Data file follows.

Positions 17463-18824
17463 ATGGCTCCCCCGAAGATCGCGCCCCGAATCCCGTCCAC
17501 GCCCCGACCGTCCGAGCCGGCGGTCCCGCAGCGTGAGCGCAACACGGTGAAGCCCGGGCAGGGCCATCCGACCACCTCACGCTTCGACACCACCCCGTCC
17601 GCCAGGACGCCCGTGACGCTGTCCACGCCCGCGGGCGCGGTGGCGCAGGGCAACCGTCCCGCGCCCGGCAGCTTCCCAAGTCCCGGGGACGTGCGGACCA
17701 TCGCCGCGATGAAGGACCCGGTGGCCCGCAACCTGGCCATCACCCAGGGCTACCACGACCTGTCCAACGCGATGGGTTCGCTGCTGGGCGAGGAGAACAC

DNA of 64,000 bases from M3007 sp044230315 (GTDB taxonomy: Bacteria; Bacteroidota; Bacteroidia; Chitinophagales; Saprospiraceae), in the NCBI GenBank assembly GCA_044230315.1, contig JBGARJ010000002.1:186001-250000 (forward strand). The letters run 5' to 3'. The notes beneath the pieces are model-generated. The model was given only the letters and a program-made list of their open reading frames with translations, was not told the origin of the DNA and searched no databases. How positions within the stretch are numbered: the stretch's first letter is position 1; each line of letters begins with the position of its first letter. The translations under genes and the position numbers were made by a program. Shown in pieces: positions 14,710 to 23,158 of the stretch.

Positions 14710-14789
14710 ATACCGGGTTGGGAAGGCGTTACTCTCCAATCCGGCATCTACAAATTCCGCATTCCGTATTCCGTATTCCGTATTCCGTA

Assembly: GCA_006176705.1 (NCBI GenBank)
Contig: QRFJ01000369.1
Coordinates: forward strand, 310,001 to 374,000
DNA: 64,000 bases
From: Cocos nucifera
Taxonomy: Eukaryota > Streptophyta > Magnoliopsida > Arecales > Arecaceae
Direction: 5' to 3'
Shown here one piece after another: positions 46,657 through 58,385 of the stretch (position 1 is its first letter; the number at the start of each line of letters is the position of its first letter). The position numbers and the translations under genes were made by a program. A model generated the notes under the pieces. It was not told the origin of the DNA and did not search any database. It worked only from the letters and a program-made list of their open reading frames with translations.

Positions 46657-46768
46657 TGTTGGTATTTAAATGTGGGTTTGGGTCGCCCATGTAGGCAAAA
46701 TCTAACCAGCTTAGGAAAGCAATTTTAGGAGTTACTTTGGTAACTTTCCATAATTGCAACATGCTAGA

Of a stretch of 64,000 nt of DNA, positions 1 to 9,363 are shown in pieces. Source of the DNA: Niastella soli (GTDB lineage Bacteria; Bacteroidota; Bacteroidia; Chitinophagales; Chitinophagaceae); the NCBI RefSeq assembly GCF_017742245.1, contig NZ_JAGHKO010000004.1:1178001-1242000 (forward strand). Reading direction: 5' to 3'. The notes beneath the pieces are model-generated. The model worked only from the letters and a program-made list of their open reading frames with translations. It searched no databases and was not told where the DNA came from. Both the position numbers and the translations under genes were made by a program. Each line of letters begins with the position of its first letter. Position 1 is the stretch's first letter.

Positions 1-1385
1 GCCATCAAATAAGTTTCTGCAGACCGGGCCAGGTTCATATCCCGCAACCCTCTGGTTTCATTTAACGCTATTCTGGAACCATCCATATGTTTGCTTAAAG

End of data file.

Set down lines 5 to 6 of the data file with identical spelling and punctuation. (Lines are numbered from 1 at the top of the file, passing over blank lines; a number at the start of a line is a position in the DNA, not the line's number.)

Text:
17701 TCGCCGCGATGAAGGACCCGGTGGCCCGCAACCTGGCCATCACCCAGGGCTACCACGACCTGTCCAACGCGATGGGTTCGCTGCTGGGCGAGGAGAACAC

DNA of 64,000 bases from M3007 sp044230315 (GTDB taxonomy: Bacteria; Bacteroidota; Bacteroidia; Chitinophagales; Saprospiraceae), in the NCBI GenBank assembly GCA_044230315.1, contig JBGARJ010000002.1:186001-250000 (forward strand). The letters run 5' to 3'. The notes beneath the pieces are model-generated. The model was given only the letters and a program-made list of their open reading frames with translations, was not told the origin of the DNA and searched no databases. How positions within the stretch are numbered: the stretch's first letter is position 1; each line of letters begins with the position of its first letter. The translations under genes and the position numbers were made by a program. Shown in pieces: positions 14,710 to 23,158 of the stretch.